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Are Libyans abandoning democracy in search of stability?

More and more democratically elected governments in Libyan localities are being replaced by military rule.
Soldiers from the National Army of Cyrenaica take part in a military parade graduation ceremony in Benghazi March 3, 2012. REUTERS/Esam Al-Fetori (LIBYA - Tags: POLITICS MILITARY) - RTR2YSN6

It has been nearly five years since Libyan leader Col. Moammar Gadhafi was captured and killed by Libyan rebels near his hometown of Sirte on Oct. 20, 2011. Sadly, Libya remains a deeply divided country, both politically and institutionally, and does not have a functional representative government in place. Tragically, Libya’s democratic transition process failed to create an environment conducive for democracy and the rule of law. Instead, Libya became a country where militias ruled, extremist groups flourished and living conditions deteriorated significantly. The country also suffers from a major political crisis, with various competing governments each claiming legitimacy and control over key institutions such as the Central Bank, the National Oil Corporation and the Libyan Investment Authority.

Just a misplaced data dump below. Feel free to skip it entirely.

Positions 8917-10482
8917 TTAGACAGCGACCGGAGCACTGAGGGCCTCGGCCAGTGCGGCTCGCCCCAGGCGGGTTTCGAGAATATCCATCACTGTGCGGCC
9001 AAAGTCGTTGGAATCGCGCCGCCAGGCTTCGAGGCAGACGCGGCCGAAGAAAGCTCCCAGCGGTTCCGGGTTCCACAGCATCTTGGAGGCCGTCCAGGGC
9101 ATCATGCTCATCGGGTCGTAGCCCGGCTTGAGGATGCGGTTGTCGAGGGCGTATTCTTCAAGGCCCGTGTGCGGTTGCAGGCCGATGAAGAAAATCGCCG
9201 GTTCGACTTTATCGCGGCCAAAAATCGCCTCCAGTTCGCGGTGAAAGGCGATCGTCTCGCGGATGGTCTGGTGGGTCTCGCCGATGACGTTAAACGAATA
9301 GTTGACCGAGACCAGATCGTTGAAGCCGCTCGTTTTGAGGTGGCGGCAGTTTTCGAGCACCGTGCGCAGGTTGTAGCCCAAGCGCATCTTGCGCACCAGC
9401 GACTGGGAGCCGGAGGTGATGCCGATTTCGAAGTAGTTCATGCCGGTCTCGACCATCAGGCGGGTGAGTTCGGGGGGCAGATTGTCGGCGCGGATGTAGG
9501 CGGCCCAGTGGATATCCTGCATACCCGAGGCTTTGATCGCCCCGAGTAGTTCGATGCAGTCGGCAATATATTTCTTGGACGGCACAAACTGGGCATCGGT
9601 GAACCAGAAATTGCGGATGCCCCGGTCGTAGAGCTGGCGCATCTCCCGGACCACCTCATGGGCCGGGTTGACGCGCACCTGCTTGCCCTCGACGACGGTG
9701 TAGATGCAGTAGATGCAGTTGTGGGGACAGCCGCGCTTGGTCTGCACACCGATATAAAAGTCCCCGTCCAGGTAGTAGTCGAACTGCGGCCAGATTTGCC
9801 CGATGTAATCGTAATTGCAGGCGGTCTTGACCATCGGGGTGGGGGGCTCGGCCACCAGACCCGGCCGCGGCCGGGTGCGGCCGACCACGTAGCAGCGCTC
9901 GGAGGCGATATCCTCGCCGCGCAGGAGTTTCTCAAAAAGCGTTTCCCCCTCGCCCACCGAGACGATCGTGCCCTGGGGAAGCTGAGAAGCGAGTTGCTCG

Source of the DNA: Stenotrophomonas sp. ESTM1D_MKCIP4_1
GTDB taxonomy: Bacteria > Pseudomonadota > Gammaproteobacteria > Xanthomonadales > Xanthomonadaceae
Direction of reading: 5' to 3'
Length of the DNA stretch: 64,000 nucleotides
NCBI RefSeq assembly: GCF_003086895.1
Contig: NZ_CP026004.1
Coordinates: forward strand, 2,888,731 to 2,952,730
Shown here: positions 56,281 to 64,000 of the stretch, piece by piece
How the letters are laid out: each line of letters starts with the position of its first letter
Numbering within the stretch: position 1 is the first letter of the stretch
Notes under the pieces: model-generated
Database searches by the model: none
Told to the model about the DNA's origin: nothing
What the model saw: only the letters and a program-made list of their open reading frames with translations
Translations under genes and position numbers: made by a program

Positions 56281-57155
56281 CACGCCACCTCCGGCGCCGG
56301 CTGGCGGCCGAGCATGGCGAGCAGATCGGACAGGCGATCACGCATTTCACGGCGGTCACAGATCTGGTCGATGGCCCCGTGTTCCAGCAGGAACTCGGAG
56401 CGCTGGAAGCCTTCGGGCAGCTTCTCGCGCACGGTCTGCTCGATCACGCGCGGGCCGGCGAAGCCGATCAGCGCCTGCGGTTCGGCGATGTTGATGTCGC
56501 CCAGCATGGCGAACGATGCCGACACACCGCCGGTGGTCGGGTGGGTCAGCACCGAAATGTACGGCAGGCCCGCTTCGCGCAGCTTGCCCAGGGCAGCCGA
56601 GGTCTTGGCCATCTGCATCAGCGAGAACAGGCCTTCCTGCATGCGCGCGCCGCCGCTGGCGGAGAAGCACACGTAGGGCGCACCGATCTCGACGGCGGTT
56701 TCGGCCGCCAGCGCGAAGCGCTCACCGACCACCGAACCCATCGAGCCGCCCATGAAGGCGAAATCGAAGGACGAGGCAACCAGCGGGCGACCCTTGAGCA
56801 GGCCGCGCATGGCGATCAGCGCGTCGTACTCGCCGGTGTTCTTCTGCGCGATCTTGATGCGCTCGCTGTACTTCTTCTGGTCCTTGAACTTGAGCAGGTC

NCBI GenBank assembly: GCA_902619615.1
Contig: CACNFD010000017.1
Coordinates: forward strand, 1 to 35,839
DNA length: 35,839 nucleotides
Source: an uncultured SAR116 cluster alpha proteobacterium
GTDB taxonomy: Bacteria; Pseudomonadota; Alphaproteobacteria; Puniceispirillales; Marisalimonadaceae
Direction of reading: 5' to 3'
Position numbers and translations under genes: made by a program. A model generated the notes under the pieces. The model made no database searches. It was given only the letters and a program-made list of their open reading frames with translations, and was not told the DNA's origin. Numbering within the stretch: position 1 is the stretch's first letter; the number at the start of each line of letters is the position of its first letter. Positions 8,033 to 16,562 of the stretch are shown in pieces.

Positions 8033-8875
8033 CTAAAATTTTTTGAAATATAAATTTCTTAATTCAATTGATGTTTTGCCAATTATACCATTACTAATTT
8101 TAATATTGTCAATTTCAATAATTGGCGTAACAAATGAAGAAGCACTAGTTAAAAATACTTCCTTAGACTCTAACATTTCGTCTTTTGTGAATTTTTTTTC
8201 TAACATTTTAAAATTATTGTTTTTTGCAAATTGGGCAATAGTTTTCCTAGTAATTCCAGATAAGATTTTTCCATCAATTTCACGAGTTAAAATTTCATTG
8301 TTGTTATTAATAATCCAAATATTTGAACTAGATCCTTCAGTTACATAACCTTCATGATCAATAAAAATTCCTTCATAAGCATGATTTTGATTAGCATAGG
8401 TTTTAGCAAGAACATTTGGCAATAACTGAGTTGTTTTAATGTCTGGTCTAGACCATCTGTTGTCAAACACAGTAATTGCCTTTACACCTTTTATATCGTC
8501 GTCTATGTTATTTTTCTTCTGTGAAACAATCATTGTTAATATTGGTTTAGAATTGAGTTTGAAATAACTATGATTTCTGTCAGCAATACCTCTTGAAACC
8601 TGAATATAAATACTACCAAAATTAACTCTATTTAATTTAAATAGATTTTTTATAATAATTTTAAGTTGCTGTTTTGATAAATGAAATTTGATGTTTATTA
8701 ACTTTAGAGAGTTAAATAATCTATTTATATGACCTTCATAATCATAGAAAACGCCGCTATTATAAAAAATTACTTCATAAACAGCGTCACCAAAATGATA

Today, Libyans are forced to choose between two extremes: either chaos with militias and Islamist extremists as the dominant forces, or military rule. No other convincing options are on offer. The choice is quite clear in Libya’s eastern region of Cyrenaica (Barqa in Arabic), where the military is now the dominant armed and political force on the ground, expanding its control over democratically elected and civilian institutions without any public opposition and with clear public support for their actions. On June 19, the president of the Libyan parliament in Tobruk, in his claimed capacity as supreme commander of the armed forces, declared a state of emergency and appointed the Libyan National Army Chief of Staff Abdulrazaq Nadori as military governor for the eastern region. Nadori now has the power to appoint civilian and military committees and can replace local municipal councils with military governors. He also can prohibit demonstrations that do not have prior written consent from his office.

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